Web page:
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Where and When to Travel in 2023

by Wendy Perrin | January 31, 2023

2023 is shaping up to be a very busy year for international travel. Most of the countries that had Covid-related entry restrictions in 2022 have dropped them, which means there will be many more people worldwide making international trips this year than last. Depending on where they go, they may find service shortages, inflation, and the other conditions that apply when a country is trying to ramp back up after a pandemic yet also handle a sudden flood of tourists. So it will be crucial this year to choose your destination wisely and time your trip right. In our WOW Week Travel Talk on January 23rd, Wendy, Brook, and Carolyn shared how.

In a hurry? Start the video at 3:10. No time to watch the whole thing? Here are top takeaways:

This is the year to see Southeast Asia. It was among the last regions to reopen after Covid, and its bounce-back has been softer than Europe’s, so there is still time to see it before the large tour groups return. As for the rest of Asia, Japan has seen a huge surge in demand (and prices) since fully reopening last fall, and China isn’t currently issuing tourist visas to U.S. travelers, but India and Central Asia offer a lot of opportunity to travelers looking to get there before the big tour groups return. Read reviews from travelers just back from Indonesia, Thailand, and Vietnam, Cambodia, and Laos.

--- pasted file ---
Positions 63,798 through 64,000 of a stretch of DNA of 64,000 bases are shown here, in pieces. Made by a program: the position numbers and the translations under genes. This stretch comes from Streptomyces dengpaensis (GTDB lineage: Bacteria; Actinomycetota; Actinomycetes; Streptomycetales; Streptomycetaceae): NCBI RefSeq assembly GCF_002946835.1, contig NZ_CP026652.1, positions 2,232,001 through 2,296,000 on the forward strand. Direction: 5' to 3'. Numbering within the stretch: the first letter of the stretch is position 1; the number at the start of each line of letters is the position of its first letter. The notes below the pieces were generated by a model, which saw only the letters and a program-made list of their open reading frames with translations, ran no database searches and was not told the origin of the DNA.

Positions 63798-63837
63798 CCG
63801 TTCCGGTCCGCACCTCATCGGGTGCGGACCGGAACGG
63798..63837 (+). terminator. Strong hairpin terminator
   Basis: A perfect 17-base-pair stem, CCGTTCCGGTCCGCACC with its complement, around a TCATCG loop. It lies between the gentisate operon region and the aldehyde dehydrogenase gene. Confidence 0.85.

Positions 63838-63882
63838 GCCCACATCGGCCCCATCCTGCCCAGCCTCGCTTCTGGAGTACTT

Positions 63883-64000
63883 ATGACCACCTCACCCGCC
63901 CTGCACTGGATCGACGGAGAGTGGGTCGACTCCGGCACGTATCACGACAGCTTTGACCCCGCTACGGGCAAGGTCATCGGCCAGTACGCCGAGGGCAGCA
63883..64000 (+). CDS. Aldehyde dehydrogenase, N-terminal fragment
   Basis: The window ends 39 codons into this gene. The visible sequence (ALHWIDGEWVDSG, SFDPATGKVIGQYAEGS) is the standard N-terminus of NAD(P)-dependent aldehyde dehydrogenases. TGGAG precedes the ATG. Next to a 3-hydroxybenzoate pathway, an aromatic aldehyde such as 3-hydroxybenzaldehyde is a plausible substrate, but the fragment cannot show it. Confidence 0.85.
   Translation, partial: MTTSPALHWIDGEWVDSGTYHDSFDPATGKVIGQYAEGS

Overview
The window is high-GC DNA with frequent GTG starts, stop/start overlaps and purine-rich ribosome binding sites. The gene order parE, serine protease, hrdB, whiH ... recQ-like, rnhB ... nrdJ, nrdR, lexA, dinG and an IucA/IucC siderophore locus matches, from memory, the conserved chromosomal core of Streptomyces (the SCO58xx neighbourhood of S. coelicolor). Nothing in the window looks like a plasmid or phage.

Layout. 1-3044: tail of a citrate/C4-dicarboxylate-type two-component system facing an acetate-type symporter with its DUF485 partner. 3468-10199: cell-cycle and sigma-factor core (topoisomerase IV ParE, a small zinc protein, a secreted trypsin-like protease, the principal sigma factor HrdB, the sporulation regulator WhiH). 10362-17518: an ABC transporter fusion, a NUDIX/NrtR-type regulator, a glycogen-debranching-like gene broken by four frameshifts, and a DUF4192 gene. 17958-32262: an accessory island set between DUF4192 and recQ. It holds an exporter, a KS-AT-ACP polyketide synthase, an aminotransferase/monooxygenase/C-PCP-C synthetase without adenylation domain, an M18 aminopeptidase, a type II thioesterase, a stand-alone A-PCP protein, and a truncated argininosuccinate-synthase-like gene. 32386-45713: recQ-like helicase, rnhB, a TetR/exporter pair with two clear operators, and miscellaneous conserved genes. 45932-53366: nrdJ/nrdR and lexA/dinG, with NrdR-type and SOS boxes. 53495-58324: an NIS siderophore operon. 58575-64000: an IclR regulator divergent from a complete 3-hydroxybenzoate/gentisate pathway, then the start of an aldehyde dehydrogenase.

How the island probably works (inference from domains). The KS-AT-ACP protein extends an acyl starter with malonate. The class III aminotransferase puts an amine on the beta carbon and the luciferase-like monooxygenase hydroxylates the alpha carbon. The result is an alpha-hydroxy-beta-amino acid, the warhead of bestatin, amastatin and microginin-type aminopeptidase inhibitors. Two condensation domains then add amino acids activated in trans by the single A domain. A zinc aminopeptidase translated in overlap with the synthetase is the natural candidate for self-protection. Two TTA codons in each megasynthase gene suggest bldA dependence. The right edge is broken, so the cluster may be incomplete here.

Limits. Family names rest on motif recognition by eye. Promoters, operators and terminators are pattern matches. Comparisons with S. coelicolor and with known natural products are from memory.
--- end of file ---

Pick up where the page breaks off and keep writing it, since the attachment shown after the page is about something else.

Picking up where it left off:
Choose Northern Europe over Southern. As happened last year, we predict that in 2023, Italy, France, Greece, Spain, Portugal, and their neighbors will see overwhelming numbers of tourists. The city of Venice has begun charging day-trippers a fee to enter, and the Louvre Museum in Paris is now capping the number of visitors daily. If you must travel to Europe in peak season, then instead of Mediterranean locales, focus on more northerly places such as Scandinavia. Read reviews from travelers just back from Austria, Germany, Switzerland, Belgium and the Netherlands, Iceland, Norway, and Romania.